• United States
Contributing Writer

Mailbag: Self-service kiosks not human enough

Mar 04, 20034 mins
Enterprise Applications

* Your thoughts on some airlines taking self-service too far

Here’s the dilemma for e-tailers of any kind: lower costs, yet continue to differentiate yourselves from competitors. Sounds simple enough, but truth be told, the portion that tends to get cut out of a budget first is the cost of interacting with clients. Hence, the move toward automation. Your response to my newsletter on the airlines’ rapid move toward self-service everything proves that this trend is a bit misguided.

“The movement by all types of B2C companies (airlines, bank, retail, etc.,) toward ever-greater concentration of self-service is probably inevitable,” one industry veteran says.  “In my 20 years working in automated customer service, management has exhibited a continual (insatiable?) desire to drive the cost of service as close to zero as technology and customer preference will allow.”

A Delta frequent flier program member is less than optimistic about the airline’s ability to improve customer service. “In the past two years, it has done an extremely poor job at ‘full service’ and it continues to get worse each day,” he says.  “There is no way with its system’s inabilities to cross-talk/share information that self-service will work.”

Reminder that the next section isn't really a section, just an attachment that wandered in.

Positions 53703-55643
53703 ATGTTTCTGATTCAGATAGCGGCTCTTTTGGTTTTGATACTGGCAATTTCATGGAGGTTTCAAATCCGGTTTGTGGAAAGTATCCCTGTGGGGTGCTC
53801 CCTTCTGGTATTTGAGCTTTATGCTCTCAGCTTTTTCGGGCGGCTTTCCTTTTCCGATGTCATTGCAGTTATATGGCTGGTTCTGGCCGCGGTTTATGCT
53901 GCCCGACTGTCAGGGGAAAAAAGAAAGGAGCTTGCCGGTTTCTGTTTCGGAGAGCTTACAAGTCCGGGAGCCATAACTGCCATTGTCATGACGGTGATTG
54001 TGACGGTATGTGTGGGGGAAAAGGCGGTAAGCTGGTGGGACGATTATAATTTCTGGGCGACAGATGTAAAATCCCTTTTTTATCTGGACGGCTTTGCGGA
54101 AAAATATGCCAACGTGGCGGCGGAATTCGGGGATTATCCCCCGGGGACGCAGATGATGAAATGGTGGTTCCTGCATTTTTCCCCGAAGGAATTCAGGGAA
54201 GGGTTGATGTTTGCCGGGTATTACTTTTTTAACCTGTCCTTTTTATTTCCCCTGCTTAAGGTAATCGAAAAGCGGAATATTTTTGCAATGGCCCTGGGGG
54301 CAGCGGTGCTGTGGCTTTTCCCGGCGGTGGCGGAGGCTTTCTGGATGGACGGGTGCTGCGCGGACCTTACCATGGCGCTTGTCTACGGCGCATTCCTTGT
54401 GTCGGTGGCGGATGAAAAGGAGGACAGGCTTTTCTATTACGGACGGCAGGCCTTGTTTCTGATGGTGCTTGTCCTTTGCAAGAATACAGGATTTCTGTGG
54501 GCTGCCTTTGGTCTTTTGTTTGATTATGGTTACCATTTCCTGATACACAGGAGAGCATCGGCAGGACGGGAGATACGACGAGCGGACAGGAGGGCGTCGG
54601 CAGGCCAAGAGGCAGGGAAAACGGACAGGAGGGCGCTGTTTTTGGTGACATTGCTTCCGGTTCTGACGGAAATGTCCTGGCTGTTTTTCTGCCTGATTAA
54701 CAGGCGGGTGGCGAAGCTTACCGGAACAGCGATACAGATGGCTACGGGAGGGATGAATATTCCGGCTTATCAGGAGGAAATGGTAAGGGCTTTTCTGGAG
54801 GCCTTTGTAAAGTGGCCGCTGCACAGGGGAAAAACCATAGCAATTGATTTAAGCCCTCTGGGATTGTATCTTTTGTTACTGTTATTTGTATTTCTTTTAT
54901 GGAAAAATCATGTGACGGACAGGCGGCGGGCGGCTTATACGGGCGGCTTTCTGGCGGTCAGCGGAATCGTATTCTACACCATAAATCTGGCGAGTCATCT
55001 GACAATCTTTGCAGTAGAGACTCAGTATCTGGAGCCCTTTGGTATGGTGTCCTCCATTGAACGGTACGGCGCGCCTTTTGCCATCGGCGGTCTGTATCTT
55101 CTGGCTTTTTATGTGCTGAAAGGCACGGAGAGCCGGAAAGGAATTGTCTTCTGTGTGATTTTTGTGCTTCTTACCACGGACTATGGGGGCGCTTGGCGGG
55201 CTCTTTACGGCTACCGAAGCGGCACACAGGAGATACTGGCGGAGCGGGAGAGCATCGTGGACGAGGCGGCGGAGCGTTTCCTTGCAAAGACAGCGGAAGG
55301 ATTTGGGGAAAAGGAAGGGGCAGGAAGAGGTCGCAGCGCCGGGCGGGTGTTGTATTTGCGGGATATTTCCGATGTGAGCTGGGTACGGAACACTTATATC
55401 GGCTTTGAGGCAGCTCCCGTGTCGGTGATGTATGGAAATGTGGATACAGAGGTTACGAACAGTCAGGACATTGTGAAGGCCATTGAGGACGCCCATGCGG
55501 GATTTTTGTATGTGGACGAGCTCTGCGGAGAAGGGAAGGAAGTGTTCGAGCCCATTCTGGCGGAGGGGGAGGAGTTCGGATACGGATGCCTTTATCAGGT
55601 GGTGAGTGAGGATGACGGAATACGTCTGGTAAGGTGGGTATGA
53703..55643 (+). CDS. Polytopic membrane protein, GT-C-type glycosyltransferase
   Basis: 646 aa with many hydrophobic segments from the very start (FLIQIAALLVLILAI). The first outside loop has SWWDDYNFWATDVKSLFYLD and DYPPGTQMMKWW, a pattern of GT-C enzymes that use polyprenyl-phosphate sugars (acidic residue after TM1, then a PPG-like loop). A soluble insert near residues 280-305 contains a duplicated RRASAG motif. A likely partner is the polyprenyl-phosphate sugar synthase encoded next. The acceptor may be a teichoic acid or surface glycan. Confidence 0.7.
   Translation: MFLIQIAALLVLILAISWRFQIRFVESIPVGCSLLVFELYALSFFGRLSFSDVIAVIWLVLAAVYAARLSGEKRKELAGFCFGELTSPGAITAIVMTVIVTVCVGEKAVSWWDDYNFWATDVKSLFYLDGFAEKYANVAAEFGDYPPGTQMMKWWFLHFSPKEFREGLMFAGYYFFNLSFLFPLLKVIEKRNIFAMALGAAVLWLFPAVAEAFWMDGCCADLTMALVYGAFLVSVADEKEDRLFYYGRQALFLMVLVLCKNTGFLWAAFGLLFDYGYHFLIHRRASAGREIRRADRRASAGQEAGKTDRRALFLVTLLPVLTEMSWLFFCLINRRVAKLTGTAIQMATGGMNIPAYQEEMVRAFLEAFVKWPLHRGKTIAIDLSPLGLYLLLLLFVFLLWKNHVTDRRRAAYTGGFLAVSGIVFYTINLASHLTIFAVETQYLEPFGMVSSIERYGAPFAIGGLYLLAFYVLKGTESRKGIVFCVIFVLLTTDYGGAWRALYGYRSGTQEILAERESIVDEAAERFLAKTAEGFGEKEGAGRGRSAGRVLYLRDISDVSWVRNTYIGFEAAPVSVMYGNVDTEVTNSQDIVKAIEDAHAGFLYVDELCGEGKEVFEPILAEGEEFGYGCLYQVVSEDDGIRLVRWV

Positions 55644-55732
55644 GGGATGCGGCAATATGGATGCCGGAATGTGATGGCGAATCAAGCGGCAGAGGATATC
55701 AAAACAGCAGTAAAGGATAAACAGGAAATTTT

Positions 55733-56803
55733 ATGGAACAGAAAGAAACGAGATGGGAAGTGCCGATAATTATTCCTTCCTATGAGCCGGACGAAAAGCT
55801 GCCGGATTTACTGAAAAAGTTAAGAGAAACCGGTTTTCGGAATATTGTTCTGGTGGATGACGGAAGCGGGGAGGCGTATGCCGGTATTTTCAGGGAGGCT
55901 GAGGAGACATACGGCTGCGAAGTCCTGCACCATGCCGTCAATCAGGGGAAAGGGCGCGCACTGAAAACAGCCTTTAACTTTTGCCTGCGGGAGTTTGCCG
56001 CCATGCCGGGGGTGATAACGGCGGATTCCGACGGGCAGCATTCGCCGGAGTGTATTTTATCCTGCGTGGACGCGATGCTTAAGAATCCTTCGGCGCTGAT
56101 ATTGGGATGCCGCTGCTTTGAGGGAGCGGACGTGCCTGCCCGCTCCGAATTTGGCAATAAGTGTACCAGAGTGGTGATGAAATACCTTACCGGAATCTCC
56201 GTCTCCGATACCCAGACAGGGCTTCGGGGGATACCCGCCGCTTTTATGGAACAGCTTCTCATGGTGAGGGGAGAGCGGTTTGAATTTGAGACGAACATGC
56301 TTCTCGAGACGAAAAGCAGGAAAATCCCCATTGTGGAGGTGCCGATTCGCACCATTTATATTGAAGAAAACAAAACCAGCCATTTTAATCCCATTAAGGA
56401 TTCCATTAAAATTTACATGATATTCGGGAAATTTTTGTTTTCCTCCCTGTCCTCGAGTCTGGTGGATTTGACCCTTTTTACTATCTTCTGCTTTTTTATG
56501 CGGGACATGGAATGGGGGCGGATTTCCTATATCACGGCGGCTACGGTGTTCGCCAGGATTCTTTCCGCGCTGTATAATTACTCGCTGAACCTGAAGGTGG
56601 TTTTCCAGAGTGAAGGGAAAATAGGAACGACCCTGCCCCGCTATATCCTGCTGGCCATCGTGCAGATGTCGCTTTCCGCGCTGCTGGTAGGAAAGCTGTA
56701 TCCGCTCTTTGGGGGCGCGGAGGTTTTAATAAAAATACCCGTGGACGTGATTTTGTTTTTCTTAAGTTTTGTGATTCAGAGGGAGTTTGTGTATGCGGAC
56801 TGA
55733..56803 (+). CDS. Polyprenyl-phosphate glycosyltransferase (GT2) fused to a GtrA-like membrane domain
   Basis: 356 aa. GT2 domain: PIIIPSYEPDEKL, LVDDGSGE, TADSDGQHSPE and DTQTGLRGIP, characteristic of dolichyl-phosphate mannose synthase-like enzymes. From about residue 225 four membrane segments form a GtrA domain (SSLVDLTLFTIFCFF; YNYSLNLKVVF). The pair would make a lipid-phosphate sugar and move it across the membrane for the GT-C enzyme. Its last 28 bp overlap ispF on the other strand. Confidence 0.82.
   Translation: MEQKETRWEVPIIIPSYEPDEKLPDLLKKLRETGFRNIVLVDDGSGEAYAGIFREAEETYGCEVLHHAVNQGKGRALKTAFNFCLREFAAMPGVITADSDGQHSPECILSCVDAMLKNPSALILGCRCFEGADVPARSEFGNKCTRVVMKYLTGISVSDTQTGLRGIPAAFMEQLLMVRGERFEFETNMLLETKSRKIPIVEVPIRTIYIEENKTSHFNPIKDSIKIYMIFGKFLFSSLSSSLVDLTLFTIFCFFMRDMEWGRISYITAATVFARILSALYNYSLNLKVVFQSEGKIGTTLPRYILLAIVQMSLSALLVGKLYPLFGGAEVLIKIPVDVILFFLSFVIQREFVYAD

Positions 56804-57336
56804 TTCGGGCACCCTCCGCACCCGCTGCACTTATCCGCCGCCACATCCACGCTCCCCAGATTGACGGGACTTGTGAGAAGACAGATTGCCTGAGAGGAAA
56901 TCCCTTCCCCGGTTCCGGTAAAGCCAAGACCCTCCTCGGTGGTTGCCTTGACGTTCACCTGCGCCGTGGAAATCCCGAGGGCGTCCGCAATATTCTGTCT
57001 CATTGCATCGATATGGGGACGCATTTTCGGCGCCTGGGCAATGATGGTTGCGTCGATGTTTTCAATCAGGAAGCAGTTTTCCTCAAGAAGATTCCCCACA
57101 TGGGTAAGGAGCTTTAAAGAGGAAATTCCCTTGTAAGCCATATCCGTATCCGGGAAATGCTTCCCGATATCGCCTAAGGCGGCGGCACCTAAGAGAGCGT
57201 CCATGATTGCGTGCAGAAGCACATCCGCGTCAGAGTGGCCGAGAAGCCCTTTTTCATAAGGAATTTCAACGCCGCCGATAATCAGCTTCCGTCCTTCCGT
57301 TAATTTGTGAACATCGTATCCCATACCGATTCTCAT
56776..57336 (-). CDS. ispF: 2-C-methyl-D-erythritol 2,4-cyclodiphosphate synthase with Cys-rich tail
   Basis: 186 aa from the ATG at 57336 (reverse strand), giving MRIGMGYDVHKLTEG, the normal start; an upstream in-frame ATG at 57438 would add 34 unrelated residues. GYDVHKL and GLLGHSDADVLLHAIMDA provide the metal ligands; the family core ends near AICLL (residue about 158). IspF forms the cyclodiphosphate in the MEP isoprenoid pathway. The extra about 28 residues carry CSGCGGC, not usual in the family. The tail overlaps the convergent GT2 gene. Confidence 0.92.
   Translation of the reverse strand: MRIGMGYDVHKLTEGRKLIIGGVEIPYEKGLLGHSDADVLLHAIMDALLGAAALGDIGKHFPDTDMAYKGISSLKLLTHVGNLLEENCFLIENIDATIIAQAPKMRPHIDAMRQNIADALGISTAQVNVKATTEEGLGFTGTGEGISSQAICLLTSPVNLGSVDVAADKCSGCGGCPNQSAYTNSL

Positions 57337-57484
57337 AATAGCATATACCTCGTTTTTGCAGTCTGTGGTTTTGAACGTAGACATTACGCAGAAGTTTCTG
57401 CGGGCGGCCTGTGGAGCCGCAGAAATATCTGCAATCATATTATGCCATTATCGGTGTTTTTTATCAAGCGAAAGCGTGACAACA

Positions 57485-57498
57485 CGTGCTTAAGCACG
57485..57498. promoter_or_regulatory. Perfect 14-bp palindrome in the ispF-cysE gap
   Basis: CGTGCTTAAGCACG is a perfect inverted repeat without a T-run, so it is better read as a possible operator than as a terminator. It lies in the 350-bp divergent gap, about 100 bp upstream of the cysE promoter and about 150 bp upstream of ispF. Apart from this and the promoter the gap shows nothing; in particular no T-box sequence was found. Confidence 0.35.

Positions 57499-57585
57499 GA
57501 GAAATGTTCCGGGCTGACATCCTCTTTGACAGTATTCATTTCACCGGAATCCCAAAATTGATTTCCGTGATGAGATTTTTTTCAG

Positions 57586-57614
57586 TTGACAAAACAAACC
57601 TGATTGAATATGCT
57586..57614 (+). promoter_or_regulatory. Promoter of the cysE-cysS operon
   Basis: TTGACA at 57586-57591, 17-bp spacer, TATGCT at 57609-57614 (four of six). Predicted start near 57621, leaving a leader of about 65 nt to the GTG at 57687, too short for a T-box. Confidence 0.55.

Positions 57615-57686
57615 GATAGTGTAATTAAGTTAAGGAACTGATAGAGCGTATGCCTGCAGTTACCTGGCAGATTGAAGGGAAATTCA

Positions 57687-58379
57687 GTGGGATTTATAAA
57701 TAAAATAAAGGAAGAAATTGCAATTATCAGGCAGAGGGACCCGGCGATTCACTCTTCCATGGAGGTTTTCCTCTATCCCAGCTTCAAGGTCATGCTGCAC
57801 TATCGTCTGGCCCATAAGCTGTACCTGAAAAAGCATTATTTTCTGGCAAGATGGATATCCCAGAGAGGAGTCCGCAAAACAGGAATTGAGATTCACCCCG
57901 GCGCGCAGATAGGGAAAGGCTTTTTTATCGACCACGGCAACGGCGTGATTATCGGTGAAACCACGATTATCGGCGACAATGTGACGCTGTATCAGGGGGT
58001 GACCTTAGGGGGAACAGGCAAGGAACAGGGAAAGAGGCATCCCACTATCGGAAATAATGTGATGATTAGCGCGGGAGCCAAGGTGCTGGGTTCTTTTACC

Readers wrote in about problems using the self-service kiosks from all the major airlines. “It would be great if they worked, but they don’t!” says one IT pro.  “I’ve attempted to use one at American Airlines on two occasions, and one at United Airlines once, and I’ve yet to see one work.  On all occasions I got a message on the screen ‘see agent.'”

He adds: “The problem occurs when any slight change has been made to the itinerary. If the fight number has changed, or the departure time changed a few minutes, the idiotic software in the kiosk won’t process the check-in.”

Another reader agrees, but says that well-run call centers alleviate the stress of this situation, allowing customers to pick up a phone and get a quick solution to their problems. He says he prefers the phone to standing in long lines at the airport.

And what about those pesky lines? A reader who specializes in e-commerce for the aviation industry says other technologies could be rolled in to help. For instance, a customer service rep could use tablet PC technology to assist people waiting in line with their special needs, rather than routing them to other long lines.

He adds: “…Airline service is heading more and more down the commodity track, but the only way for airlines to ‘own’ the business they generate is through product differentiation.  And, even with technology, that really boils down to customer service – which is what people really remember once they’ve satisfied their price and scheduling considerations in picking the flight in the first place.  So, I think the important point is that airlines need to consider how much standardization and commoditization they are willing to accept before they completely eliminate any hope of differentiating their services/products for all but their most elite customers.”

One reader says that this push toward self-service by the airlines opens the door for agents to carve out their niche. “I’m one of those old-fashioned people who would rather speak to a real person,” he says.  “Granting all of the efficiencies to be realized with some of the new systems, I have an odd prediction:  We will see the revival of travel agent business.  People will ‘retain’ travel agents to be their advocates when negotiating with the airlines.  If one of those nasty situations occurs, a person will use their own telephone or Web browser to get in touch with their agent in order to have knowledgeable help in working out the problems.”